Vivent les fromages franglais!
A note from the delicious. food editor, Rebecca Smith…
“The observant among you will have noticed my predilection for all things French and cheesey (particularly if they happen to come from the Savoie region of the Alps). However, I’m also a huge advocate of supporting British producers, which is why Andy Swinscoe’s suggestions below made me so very happy when he sent them in. Although I’ve met a few very particular Frenchmen who insist we can’t make cheese like them, there’s no reason that should be the case – we have the livestock, we have the grass quality and now, it seems, we also have the know-how. Vive les Rosbifs!”
Cheddar, cheddar, cheddar. Once upon a time it accounted for up to 80 per cent of the British cheese market. But nation’s discerning cheese lovers have been seeking out new tastes to enjoy, which British cheese makers have been happy to accommodate. They’ve been experimenting with French recipes, and have even been winning awards at France’s Mondial du Fromage. So if you love French cheese, but would prefer to buy British, check out these brilliant British takes on France’s famous fromages. They’re good enough to convince a Frenchman they were fabriqué en France…
Almalthea Fresh, light and delicate, like the best young French chèvre’s. Haydn Roberts uses fresh, unpasteurised goat’s milk to make this zesty, clean goat’s cheese – it’s the perfect start to a cheese course.
Baron bigod brie Jonny and Dulcie Crickmore only started making cheese in 2012, but with the help of a French dairy professional, white-bloomy moulds and yeasts imported from France, along with fresh unpasteurised milk from their Montbeliarde cows (a French dairy breed), they’ve gone onto create a traditional 3kg brie that compares deliciously well with brie de meaux.
Tunworth A British camembert to rival anything the French can produce. Since its creation in 2004, Tunworth has won Supreme Champion at The British Cheese Awards not once, but twice, and deservedly so. Like the best camembert, it’s powerful, vegetal and rich.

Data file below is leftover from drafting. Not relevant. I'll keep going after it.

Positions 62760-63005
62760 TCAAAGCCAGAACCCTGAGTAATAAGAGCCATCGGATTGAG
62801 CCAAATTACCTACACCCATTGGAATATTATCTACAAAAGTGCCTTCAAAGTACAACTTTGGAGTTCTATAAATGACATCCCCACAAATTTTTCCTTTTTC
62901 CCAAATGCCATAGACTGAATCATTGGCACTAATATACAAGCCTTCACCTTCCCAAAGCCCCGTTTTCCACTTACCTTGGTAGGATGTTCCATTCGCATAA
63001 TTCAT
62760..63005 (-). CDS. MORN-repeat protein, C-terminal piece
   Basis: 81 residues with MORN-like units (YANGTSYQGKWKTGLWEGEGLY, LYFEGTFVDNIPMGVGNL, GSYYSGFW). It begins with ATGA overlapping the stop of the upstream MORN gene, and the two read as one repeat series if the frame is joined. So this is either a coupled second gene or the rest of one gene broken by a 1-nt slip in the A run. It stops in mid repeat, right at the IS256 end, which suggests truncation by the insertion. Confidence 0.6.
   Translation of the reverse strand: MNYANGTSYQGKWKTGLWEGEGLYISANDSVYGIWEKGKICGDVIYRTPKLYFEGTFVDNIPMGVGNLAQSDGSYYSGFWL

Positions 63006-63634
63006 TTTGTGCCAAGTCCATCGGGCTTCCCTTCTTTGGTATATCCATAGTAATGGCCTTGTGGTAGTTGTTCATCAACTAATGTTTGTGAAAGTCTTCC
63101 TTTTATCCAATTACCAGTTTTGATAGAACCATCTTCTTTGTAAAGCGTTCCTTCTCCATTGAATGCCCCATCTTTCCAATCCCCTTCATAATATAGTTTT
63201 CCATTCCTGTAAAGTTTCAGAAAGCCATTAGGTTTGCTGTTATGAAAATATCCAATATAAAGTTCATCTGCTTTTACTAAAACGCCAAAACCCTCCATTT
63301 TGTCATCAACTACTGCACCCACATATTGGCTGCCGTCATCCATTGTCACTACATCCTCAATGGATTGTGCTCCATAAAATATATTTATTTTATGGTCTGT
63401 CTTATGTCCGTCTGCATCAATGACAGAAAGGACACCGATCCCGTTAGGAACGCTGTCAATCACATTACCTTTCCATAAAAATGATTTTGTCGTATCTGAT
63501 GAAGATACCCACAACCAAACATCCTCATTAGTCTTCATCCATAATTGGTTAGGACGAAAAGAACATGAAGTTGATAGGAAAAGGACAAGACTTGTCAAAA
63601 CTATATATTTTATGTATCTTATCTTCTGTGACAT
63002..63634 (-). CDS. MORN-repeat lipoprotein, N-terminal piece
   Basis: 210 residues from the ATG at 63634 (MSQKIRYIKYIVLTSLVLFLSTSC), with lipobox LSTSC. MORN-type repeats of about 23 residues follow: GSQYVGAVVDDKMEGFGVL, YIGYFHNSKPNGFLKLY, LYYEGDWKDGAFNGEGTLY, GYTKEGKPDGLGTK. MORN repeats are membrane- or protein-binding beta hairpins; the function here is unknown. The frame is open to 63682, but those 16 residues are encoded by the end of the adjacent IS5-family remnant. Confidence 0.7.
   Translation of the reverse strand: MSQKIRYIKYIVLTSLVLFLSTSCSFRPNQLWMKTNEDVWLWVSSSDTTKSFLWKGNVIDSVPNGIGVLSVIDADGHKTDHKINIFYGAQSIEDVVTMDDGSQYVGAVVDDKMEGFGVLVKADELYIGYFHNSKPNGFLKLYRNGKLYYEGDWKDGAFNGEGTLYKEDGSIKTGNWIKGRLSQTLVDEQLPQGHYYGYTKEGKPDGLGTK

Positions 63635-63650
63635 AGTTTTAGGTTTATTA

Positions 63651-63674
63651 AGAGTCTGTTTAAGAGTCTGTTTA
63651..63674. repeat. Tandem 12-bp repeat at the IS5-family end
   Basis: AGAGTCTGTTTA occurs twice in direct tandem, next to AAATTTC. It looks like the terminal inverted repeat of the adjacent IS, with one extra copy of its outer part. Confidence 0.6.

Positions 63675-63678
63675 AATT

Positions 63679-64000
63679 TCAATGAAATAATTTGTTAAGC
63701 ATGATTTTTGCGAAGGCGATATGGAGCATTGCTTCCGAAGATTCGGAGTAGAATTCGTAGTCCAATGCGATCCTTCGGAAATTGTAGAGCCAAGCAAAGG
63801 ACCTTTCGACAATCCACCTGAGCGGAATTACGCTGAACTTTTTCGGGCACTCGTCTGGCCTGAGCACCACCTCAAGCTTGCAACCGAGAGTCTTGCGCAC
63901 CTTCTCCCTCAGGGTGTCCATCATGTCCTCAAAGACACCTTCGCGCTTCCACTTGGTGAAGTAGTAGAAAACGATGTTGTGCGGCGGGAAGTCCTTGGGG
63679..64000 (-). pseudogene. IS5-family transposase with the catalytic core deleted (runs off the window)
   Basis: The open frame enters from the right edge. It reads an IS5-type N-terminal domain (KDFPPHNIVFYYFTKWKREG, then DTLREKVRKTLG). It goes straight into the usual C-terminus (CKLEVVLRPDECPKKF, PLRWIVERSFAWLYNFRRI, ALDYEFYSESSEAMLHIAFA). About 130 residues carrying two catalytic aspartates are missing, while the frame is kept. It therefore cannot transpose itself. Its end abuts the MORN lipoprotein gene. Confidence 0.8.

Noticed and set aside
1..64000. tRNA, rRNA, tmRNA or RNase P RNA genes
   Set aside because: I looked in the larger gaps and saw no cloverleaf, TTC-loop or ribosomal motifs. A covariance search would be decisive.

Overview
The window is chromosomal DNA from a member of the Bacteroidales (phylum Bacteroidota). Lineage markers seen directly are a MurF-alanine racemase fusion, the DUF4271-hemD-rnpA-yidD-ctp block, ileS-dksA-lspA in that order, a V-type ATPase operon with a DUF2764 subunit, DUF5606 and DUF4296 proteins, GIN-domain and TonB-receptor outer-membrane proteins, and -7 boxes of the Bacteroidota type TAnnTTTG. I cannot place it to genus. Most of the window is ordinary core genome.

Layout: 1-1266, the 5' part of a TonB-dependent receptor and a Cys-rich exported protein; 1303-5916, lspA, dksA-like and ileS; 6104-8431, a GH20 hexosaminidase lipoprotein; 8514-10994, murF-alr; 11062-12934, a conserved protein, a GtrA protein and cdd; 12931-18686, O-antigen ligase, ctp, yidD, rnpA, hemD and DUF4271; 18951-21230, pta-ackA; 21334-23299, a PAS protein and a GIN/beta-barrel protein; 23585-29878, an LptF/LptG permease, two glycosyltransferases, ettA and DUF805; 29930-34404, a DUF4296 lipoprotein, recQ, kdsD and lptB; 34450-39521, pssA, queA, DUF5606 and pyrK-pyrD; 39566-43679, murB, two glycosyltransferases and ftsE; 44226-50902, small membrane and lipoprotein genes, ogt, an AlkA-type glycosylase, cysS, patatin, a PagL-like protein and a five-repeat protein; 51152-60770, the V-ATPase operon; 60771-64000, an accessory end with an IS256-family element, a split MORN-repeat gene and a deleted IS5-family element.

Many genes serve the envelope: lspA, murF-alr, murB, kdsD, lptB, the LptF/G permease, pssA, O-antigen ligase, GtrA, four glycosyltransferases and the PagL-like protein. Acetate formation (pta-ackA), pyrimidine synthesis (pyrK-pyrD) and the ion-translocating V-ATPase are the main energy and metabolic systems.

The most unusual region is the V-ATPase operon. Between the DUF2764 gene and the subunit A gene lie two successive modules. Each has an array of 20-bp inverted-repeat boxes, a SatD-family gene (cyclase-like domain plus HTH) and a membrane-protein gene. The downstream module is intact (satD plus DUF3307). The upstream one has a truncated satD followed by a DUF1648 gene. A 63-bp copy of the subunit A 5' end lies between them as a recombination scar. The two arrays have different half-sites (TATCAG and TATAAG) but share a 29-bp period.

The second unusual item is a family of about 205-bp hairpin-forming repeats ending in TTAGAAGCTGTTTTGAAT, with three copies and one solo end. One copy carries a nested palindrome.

St james Akin to the best munsters and livarots, the rind of this cheese is lovingly washed in brine by cheese maker Martin Gott so that it gains a sticky orange-red paste and pungent smell. French monks were the first to wash rind, but Martin’s take, using his own unpasteurised sheep’s milk, gives a rich savoury cheese, with a faint ‘whiff’ about it.
Summer field Alastair Pearson learnt his cheese-making trade abroad, and has brought a little touch of the Alps to Yorkshire . Following an Alpine recipe, summer field tastes like a 12-month-old comté, with toffee and butterscotch flavours and a nutty finish. The milk comes from Botton Village’s 46 biodynamically farmed Dairy Shorthorn cows.
Lanark blue Scotland’s answer to roquefort, made with milk from the same breed of sheep (Lacaune) but fed on the heathery Pentland hills. Developed from a roquefort recipe, this is a spicy, rich blue with a touch of Scotland thrown in.
If you want to get your hands on these exceptional cheeses, The Courtyard Dairy’s special cheese selection box is available online and features all of these fromages franglais. You could send one to even the most ardent Francophile…